Lana Winters wasn’t the only one who tried to play a martyr part that didn’t fit. Kit Walker tried to live up to the meaning of his name (bearing Christ) by taking on the sins of Bloody Face. His muse in misguided martyrdom: Grace, who took the episode’s best risk, and reaped the reward of… well, grace. Grace’s impact on Kit trickled all the way down to their worst enemy, Sister Jude, who by episode’s end saw in Kit’s clouded-confused eyes a mirror that showed her a path to redemption for herself. Yep: God works in mysterious ways in The Asylum.
It began in the Briarcliff kitchen, where the star-crossed mental cases toiled as slave labor in Commandant Jude’s bakery, rolling and shoveling dough into the ovens. Grace noticed a fresh abrasion on Kit’s lip. “Arden?” she asked. Indeed. The doctor had been torturing him anew, trying to get him to confess what he didn’t know: The secrets of the alien tech in his body. (Did you get the sense that the leggy chip that Arden extracted from Kit’s neck in the pilot had gone MIA? That Arden suspected that it had recombined with its host?) Kit appreciated that Grace didn’t judge him crazy – or at all – for his tale of extraterrestrial abuse. He encouraged her to share her story, and offered her the same grace she shown him.
And so she told him a story. She lived on a farm, with her father, stepmother and stepsister. They had horses. She loved to ride them. It felt like freedom. But everything was taken away on the day she was framed for chopping up her parents -- an act of violence reminiscent of the legendary Lizzie Borden axe murders. A hired hand on the farm named Red had conspired with step-sis Patsy to take control of the property by bumping off her father and stepmother and pinned the savage acts on Grace. “And no matter how many times I told my story, no one believed me.” “I believe you,” said Kit, who could totally relate. Grace's yarn of being falsely accused of committing outrageous atrocities sounded so much like his predicament. Suspiciously so…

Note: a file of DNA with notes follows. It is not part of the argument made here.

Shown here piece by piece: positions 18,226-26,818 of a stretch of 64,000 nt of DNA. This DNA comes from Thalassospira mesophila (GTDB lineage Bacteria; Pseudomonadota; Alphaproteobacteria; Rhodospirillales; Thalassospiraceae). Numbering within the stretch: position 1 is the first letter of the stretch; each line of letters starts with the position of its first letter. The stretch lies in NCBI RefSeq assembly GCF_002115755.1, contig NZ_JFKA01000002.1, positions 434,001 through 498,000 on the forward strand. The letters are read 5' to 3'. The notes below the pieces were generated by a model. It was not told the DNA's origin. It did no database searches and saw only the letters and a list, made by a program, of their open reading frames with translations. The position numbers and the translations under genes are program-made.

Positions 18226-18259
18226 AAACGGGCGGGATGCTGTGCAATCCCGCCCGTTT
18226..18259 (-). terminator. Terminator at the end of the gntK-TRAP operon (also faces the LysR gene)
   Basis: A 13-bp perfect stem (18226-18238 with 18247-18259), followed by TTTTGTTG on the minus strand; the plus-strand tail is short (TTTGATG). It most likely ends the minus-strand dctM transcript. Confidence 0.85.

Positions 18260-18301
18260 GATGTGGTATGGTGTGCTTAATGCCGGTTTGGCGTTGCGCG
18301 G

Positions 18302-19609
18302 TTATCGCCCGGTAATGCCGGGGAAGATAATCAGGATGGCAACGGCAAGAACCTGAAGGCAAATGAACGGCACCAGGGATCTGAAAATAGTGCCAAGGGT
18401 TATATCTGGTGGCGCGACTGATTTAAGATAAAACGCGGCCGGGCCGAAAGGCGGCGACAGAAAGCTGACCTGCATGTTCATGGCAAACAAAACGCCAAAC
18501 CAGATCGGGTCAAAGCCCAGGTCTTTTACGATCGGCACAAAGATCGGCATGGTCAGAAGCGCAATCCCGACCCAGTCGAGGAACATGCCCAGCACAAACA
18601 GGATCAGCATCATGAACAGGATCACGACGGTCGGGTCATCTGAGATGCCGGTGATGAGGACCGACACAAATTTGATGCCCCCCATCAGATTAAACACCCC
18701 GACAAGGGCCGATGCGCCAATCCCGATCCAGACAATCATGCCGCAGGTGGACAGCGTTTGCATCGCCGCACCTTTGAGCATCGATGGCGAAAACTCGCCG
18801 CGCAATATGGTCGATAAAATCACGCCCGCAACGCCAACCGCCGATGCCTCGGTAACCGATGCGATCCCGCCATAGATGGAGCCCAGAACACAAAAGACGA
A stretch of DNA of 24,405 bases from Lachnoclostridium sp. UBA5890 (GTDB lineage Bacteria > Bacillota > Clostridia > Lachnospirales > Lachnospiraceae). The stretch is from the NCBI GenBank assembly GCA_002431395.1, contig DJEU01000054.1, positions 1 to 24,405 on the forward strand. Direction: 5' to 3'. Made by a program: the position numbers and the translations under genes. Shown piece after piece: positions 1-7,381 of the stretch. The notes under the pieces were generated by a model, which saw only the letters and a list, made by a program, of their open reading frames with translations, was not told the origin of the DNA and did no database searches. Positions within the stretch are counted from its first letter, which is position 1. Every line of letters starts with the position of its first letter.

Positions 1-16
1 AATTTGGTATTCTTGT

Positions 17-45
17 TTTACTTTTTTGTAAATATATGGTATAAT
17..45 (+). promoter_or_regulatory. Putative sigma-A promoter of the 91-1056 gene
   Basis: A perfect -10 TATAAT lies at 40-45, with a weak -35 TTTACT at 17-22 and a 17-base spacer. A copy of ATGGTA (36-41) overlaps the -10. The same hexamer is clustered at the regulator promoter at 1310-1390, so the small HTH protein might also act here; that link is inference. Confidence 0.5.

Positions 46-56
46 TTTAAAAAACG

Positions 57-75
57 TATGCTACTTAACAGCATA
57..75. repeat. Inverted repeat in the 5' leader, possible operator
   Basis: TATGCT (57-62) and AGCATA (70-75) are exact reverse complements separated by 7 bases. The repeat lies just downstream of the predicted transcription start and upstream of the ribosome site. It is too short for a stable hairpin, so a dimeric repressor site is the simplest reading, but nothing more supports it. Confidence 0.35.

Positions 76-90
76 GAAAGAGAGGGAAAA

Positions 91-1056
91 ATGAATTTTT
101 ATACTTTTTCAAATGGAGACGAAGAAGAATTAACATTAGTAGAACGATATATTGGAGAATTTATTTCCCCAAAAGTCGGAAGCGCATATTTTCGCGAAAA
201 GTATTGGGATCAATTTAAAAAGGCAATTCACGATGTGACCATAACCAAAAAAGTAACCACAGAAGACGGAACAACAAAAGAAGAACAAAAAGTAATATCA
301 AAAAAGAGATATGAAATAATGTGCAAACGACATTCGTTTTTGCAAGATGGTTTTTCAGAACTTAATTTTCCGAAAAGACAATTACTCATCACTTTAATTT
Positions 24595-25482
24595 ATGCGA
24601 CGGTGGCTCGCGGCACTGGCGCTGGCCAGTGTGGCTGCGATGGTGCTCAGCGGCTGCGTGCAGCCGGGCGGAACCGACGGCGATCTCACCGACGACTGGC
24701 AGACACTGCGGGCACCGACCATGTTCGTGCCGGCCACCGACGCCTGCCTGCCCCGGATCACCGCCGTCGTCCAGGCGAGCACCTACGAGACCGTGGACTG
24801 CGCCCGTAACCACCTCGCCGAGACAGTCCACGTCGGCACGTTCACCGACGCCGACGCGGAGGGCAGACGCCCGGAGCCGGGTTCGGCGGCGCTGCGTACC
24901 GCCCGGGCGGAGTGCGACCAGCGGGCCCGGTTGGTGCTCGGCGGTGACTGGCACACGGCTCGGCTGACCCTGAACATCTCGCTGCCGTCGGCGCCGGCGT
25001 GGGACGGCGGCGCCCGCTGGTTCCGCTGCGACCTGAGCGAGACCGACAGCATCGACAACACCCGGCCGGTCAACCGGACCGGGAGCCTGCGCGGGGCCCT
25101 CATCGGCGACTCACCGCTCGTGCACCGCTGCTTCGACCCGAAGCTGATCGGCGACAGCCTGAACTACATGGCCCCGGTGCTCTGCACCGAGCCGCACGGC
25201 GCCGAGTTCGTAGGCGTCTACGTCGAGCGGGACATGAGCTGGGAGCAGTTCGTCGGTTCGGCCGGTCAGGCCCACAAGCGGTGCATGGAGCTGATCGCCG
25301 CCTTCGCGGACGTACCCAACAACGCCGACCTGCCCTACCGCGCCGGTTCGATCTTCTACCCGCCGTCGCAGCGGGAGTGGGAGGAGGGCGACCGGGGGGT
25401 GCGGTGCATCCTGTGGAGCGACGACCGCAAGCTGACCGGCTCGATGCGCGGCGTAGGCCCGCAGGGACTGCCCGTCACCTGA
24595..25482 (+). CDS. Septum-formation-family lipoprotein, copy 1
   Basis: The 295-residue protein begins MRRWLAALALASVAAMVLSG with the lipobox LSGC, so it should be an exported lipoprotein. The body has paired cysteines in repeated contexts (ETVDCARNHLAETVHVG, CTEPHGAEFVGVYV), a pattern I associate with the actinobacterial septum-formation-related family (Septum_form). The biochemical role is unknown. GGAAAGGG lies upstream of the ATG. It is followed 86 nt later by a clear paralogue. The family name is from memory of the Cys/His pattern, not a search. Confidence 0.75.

Dr. Thredson also believed Kit Walker was innocent, from a certain point of view. During another session together, Kit’s court-appointed shrink confessed he had an ethical dilemma. “I don’t think you’re crazy,” said Thredson. “But I don’t think you’re evil.” Problem was, “crazy” was the only diagnosis that could keep Kit out of the electric chair. Thredson’s theory landed somewhere in the middle: Kit was a perverse product of cultural conditioning. “You are a victim of a brutish society that drove you to commit act so terrible, so antithetical to who you are as a person, that your psyche concocted this alien abduction to absolve you of your guilt.” Kit wasn’t buying it. Thredson – stepping up the intensity and urgency (why?) – cut to the chase: “Listen to me kit. I am willing to lie to the courts to save your life. But only on one condition: That for the rest of our time together, you face the truth of what happened.” Kit, frustrated, insisted for what probably felt to him like the billionth time that he had already explained what happened.